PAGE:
The Senate on Wednesday rejected the Bill for an Act to phase out petrol vehicles by 2035 and introduce electric cars.
This followed observations by lawmakers on the impossibility of mandating Nigerians to stop the use of petrol vehicles.
Following the rejection, the sponsor of the bill, Sen. Ben Murray-Bruce, withdrew it.
He, however, raised a Point of Order, saying that posterity would judge him right for the need to embrace electric vehicles, adding that in no distant time, combustible vehicles would be phased out.
According to him, the earlier Nigeria buys into the change, the better.
“I can never quarrel with my leaders and friends but I want them to close their eyes and know they are in the 21st century.
“I own an electric car that I have been using for the past five years. It is cheaper to maintain and durable. So, the fears put forward by my colleagues are highly debatable.
“I will withdraw the bill but I want my colleagues to know they do not belong in the 21st century,” he said.
Presenting the bill before its rejection, Bruce said one of the major advantages of the use of electric vehicles was that it would help to solve the problem of ozone layer depletion.
He also said the use of electric vehicles would be health-friendly among other things.
Contributing, Deputy Senate President, Ike Ekweremadu, congratulated Murray-Bruce for the bill.
Ekweremadu, however, said there was no need for a law to be passed for Nigerians to switch from the use of petrol vehicles to electric vehicles.
He said, going down history, people moved from the use of animals as sole means of transportation to use of bicycles, motorbikes, cars and other advanced means of transportation.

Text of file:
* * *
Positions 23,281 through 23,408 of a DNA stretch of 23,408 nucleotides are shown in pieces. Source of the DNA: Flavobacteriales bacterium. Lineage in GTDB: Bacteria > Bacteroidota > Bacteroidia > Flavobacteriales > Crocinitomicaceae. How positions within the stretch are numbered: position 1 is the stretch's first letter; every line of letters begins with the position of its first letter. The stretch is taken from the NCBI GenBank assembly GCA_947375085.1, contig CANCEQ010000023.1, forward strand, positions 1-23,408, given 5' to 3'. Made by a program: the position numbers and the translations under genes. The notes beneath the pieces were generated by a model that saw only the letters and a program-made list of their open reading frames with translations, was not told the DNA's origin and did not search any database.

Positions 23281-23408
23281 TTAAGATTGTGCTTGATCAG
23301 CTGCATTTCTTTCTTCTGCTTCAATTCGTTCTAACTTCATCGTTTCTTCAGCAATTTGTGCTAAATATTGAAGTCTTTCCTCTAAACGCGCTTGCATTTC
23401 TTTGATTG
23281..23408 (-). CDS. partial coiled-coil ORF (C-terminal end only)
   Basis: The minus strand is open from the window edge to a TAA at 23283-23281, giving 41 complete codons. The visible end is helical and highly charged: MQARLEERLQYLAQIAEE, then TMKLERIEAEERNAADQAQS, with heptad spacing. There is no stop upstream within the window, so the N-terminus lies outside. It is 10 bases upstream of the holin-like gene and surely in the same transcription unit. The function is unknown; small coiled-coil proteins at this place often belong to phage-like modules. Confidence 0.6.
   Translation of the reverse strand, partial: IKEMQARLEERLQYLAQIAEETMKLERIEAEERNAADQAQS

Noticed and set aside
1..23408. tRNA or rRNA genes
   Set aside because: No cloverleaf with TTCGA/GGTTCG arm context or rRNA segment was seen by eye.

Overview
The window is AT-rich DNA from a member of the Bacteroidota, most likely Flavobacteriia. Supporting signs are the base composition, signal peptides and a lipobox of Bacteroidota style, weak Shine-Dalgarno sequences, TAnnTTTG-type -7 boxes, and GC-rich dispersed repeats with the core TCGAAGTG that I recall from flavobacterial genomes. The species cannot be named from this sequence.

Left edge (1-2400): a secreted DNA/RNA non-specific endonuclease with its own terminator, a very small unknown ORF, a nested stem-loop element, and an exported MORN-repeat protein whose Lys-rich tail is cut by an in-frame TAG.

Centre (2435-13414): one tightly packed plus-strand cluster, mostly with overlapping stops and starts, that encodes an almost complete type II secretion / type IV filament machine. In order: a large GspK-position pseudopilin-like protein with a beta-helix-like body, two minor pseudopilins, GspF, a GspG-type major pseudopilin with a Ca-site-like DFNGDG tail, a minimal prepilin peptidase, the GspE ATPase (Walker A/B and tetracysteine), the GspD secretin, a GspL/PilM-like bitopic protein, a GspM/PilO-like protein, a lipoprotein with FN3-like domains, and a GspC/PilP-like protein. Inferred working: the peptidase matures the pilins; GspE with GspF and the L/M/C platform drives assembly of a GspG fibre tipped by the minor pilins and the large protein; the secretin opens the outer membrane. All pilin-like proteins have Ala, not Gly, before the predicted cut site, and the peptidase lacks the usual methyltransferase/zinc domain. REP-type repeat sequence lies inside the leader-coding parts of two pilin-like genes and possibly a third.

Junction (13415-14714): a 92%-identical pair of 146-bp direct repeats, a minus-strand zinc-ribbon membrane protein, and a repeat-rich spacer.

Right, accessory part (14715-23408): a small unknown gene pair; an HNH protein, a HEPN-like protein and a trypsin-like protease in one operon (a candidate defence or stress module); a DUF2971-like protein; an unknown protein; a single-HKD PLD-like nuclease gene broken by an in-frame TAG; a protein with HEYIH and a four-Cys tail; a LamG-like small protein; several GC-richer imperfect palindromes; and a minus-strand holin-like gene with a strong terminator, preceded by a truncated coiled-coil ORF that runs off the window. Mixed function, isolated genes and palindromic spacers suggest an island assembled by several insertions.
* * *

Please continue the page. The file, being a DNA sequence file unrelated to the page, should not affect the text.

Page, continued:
According to him, the provisions of the 1999 Constitution which provide for freedom of movement sufficed.
” I congratulate Ben Murray Bruce for his uncommon common sense and brilliant ideas in the lead debate but what is not common is the need to introduce a law to mandate the use of electric cars.
“If we go down in history donkeys were used as means of transportation and there is no law that caused people to begin to use cars.
” This is ancillary to section 41 of the 1999 Constitution, which requires freedom of movement. So, he should consider taking back the bill.
“Besides, in an economic sense, we are an oil producing country. So, we should do everything possible to frustrate the sale of electric cars in Nigeria to enable us to sell our oil.
Sen. Barau Jibrin (APC-Kano) said while electric vehicles no doubt would be more friendly to the environment and health, making its use mandatory was not feasible.
“We have to look at individual net worth. Not all Nigerians can afford the vehicles at a given time.
“We all know the importance of vehicles in our daily activities. So, banning the use of fuel cars will cause hardship, particularly for those who may not be able to acquire electric cars.
In his remarks, the President of the Senate, Dr Bukola Saraki, emphasised the need to move to other items on the day’s Order Paper since Murray-Bruce had withdrawn the bill.
He also said the Point of Order raised by Murray-Bruce before withdrawing the bill was noted.